Monday, September 28, 2015

Remembering Bill

I just finished reading “Tuesdays with Morrie.” I know, I know, it’s almost 20 years old, and why didn’t I ever read it before? I read it out of desperation: my Kindle is kaput and there aren’t too many English language books in the friary library here in Gangchon. I think I held off from reading it because I remember so vividly the vehement way it was recommended: “You HAVE to read this book!” So, just to prove everybody wrong, I didn’t.

But now in the fullness of time I have read it. I think that I wasn’t ready before, it maybe would have been an intellectual thing: a guy hears an old professor is dying of ALS so he goes to visit him. Their teacher/student relationship is revived and the young guy goes to see the old prof every Tuesday until he dies. The old guy is a bit of an Obi-Wan Kenobi.

But reading it these past two days, I am seeing my Dad in the book, remembering his life, and the last times I saw him--at Christmas and then for the celebration of my parent’s 60th Wedding Anniversary in May this year. We talked on the phone the night before he died. So Morrie got to me like he finally got to Mitch, got me to cry.

My Dad didn’t have aphorisms, he wasn’t a professor. But he had some real strong ideas about what was important. I think I would rank his priorities as family, Church and business. As a rash adolescent I’d probably have said “business, business, business.” But I’m getting over that now.

He always looked at the bright side of things. He counselled graciousness when the pain and confusion was making hackles rise all around him. “Now is the time to be gracious,” he said. He never gave up on people, even when he didn’t understand. He was quick to forgive. And he wanted to share what he had; he went to meetings, tried to “get the word out” about the things that were important to him--a new product, or the Third Order, or The Episcopal Church, whatever his wife and children were up to now. He was willing to change. I think he voted Republican his whole life, until he read “Dreams of my Father,” and “The Audacity of Hope.” Then he said, I believe everything this guy is saying, and voted for Barack Obama.

At the end, what I knew of him was his gentleness, his acceptance of life. Yes, he struggled with what seemed to him the totally counter intuitive advice to stop drinking water, especially when he had raging thirst. Yes, he hated not being able to speak clearly and every comment getting the same puzzled “What? Sorry, I didn’t get that, Bill.” But many times he simply sat at the head of the dinner table, smiling and listening while everybody else ate and drank and talked. He wanted to be in the family circle as much as he could possibly be. Sometimes he would wave at me to sit at the place at the table I always believed was his. I felt too uncomfortable to sit there. I wanted him to go on sitting there, offering his endless prayers before dinner, telling his hilarious stories, urging people to eat more, re-fill their glasses.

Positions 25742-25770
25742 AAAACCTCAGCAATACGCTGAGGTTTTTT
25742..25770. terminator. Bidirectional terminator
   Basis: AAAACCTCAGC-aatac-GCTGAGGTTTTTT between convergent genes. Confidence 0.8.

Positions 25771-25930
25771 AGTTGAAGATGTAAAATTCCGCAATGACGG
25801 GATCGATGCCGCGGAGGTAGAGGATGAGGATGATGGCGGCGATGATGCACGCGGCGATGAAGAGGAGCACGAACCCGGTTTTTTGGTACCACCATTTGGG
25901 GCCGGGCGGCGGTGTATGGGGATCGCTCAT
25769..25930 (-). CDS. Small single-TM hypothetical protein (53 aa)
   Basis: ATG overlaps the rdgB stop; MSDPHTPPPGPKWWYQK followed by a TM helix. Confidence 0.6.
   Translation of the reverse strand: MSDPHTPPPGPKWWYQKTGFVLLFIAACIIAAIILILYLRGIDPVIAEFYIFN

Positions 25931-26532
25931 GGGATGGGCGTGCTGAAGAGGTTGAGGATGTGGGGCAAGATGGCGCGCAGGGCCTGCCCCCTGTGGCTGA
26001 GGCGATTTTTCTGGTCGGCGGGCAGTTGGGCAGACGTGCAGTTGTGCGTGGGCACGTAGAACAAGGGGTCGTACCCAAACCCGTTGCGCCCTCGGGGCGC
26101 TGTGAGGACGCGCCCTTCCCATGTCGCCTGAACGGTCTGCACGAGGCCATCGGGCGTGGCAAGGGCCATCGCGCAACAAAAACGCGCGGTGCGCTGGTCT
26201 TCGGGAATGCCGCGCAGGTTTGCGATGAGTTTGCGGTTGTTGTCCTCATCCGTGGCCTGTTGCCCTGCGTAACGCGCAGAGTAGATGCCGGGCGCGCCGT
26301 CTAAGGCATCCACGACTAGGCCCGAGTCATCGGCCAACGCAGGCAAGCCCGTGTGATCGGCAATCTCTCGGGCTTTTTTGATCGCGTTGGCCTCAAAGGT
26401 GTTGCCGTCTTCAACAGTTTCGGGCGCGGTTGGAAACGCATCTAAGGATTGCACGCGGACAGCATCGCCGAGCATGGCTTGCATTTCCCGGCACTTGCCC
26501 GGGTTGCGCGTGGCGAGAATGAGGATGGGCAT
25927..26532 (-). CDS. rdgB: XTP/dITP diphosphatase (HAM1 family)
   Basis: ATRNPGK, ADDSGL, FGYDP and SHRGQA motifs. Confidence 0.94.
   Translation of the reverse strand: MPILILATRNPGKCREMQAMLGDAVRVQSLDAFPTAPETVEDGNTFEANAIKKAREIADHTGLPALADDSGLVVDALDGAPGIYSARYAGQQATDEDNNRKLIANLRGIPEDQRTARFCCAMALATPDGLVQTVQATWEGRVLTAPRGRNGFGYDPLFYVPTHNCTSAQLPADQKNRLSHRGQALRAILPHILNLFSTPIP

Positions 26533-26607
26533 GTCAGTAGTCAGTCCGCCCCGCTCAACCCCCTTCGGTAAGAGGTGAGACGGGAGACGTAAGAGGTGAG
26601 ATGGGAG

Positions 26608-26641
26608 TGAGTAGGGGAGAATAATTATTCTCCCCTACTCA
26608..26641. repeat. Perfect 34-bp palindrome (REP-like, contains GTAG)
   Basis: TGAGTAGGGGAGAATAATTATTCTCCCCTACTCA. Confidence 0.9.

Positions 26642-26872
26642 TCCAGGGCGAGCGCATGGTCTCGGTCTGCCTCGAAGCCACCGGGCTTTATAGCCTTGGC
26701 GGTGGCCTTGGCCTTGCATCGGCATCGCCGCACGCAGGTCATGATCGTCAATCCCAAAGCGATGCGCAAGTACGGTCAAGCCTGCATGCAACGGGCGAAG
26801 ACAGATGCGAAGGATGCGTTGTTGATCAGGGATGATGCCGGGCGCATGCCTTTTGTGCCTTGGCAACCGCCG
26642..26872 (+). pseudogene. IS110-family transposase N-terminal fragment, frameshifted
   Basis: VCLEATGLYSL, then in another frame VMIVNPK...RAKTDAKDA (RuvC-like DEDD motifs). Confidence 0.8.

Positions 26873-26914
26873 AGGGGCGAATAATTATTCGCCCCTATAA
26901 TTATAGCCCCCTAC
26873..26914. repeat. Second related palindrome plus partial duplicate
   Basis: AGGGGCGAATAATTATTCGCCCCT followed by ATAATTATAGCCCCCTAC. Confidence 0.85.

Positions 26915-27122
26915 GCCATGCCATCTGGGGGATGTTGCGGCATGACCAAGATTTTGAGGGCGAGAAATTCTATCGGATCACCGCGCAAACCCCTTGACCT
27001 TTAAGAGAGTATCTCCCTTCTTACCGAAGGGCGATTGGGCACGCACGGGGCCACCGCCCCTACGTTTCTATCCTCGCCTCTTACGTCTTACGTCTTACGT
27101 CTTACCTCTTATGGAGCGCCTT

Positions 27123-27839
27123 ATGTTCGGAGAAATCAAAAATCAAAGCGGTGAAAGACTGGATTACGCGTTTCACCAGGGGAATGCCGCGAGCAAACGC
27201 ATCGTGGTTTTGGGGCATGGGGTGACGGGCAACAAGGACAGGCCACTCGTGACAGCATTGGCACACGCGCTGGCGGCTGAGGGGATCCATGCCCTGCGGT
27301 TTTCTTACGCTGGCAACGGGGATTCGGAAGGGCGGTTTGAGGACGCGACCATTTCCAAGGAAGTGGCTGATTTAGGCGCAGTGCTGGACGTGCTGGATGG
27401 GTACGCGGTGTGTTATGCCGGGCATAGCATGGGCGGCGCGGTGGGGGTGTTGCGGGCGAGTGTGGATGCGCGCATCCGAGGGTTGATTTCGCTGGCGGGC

Every blog entry for the last few months has been about acceptance. Saying “yes” to the next thing that happens living life on life’s terms. For Morrie and my Dad that was accepting death. By accepting that, they were able to live with gentleness and peacefulness. For me, my Dad’s death means in a way I’m now the Older Generation. Though I don’t think I am going to die anytime soon, I want to live so that at the end of each day I can say “Amen.” I have no way of knowing what will cross my path (Jung says the thing that crosses our path is God). I think I can discern the temptations from the calling by applying a simple test: does it bring healing? more happiness? On second thought it’s not such a simple test once you start playing out different scenarios.

I remember asking my therapist: “How do I know what is the right thing to do?”

“The loving thing,” he answered. But more than that he wouldn’t say, only smiling enigmatically as I tried to push him to specifics. Like Morrie, like my Dad, he knew the best teaching doesn’t come from canned advice or textbooks. It is taught from experience.

I pray to be shown the loving thing in all the predicaments of my life.

So here is when I cried, thinking of my Dad: Mitch is saying goodbye to Morrie for the last time “I leaned in and kissed him closely, my face against his, whiskers on whiskers, skin on skin, holding it there, longer than normal, in case it gave him even a split second of pleasure. “Okay then?” I said, pulling away. I blinked back the tears, and he smacked his lips together and raised his eyebrows at the sight of my face” (page 185).

Fathers and sons.

Love always wins in one way or another; “Tuesday’s with Morrie” ends: “The teaching goes on.”


Dan and Kathy said...

Hello Clark. I'm Danny Hanson, son of Ray, and I just read your post "Remembering Bill".and I just wanted to say thank you. Dawn and I heard of your father's death from Gretchen last summer. We were saddened, but full of memories of all that your dad brought to our family. His kindness, humor and love enriched us in so many ways. There was so much to love about your father in return. He was a big man in my eyes, and he taught me and reinforced many of life's lessons, and I was grateful. I still am. It was a privilege to know him. Thank you again for reviving my memories of him.

Anonymous said...

Clark, this is Dawn Hanson Smart. I also want to thank you for sharing the memories of your dad. As Dan said, he was a big person. To us and to everyone. One big smile. So full of life, so generous, so gracious, so much fun to be around. We in the Hanson family loved him deeply. Hearing your memories rekindled them for me too. Thank you.